Another enabling factor is that [Trump’s] bullshit was already familiar to millions of whites, because of the decline of another important institution, the mainstream media. Many of Mr Trump’s supporters are more likely to get their information from right-wing blogs and talk-radio shows, which for the past two decades have been pushing hateful slanders against liberals, immigrants, and non-whites. It can be disconcerting at Mr Trump’s rallies to hear how thoroughly their nonsense is believed. “I can’t think of anything Trump could do that would stop me from voting for him,” said Suzy Carter, a computer programmer in Delaware, who was convinced that Clinton had had “over 100” people killed, which made her decision to vote for Trump an easy one.
In explaining the Trump phenomenon here in France, I tell my French interlocutors that in America the political terrain a été bien labouré—the political soil has been prepared—for a mass movement of the extreme right—which is what the GOP has become—over the past three decades, and in phases. The timeline, in short: the Reagan administration’s abrogation of the Fairness Doctrine, the subsequent emergence of AM talk radio (Rush Limbaugh and other right-wing shock jocks, for which there is no equivalent in France), Fox News (24 hour cable TV news arriving late in France and with brazenly partisan networks not possible—at least not yet). By the time blogs and social media burst on to the Internet, the American right-wing was already living in an alternate media universe. And it wasn’t just les petits blancs and other rubes in the heartland: Several years ago SCOTUS justice Antonin Scalia said—I read it in a mainstream source—that he had stopped reading The Washington Post, as it was too “liberal,” and with The Washington Times his sole morning paper. And it was reported during the Bush administration years that Republicans in Washington did not read The New York Times and, moreover, looked askance at associates who did (I don’t have the citation handy so please take my word for it). Epistemic closure. There you have it.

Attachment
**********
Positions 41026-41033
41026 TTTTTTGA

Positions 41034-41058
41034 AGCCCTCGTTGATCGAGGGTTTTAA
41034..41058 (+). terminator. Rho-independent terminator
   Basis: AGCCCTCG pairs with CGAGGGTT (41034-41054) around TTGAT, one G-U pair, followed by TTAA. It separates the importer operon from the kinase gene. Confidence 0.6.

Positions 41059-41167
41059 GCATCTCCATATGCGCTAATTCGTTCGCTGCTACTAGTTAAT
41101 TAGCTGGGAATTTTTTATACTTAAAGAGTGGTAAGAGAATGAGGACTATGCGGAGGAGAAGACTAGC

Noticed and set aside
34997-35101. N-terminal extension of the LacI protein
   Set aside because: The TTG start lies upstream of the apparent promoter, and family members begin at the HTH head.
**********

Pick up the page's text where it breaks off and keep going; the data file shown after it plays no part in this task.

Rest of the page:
Here’s a thought by Garrison Keillor, posted on social media recently:
I must admit that I can’t imagine any friend of mine pulling the lever for Donald Trump for president. It’s just beyond my imagination. I can love sinners of many kinds, but I don’t know what to think about people who want to destroy this country. I never felt this way before. He simply is beyond the pale.
How can one have civil interaction with someone who supports a demagogic, fascistic, racist, misogynist candidate for president? A candidate who tells breathtaking lies such as Trump did yesterday about Obama (if you didn’t see it, watch here)? This is beyond belief.
Is America one nation? I’m not sure.
UPDATE: Jon Ralston, Nevada’s dean of political journalism, recounts in Politico (Nov. 6th) “How the Harry Reid machine may have killed Trump’s chances: By bringing Hispanics out in droves in early voting, the Senate minority leader is trying to turn Nevada into a bellwether for a Clinton win.”
2nd UPDATE: Esquire’s Charles E. Pierce, meditating on Trump’s latest breathtaking lie (see above), says “I’ve finally had it with Trump: I don’t know why, but this was the gross public lie that broke the camel’s back.”
3rd UPDATE: Journalist Jake Whitney has an excellent, must-read article in TDB (Nov. 6th), “How the right destroyed the truth,” that totally makes my argument above on the Big Lie alternative universe that the American right now inhabits in its large majority. The lede: “Trump’s lies are just the beginning. Over two decades, right-wing media has degraded the credibility of the entire media and also degraded the idea that objective facts even exist.”
For an illustration of this—that I just came by—see the Facebook comments thread of this post (setting is public) by the journalist Michael J. Totten—who, politically speaking, could loosely be labeled a libertarian “neocon”—and, in particular, the back-and-forth exchange with his FB friend named Grant in the sub-thread below Totten’s comment “We vote by mail in my state.” My mouth was agape reading it. Grant is a living-and-breathing example of an American conservative who lives in that alternative universe.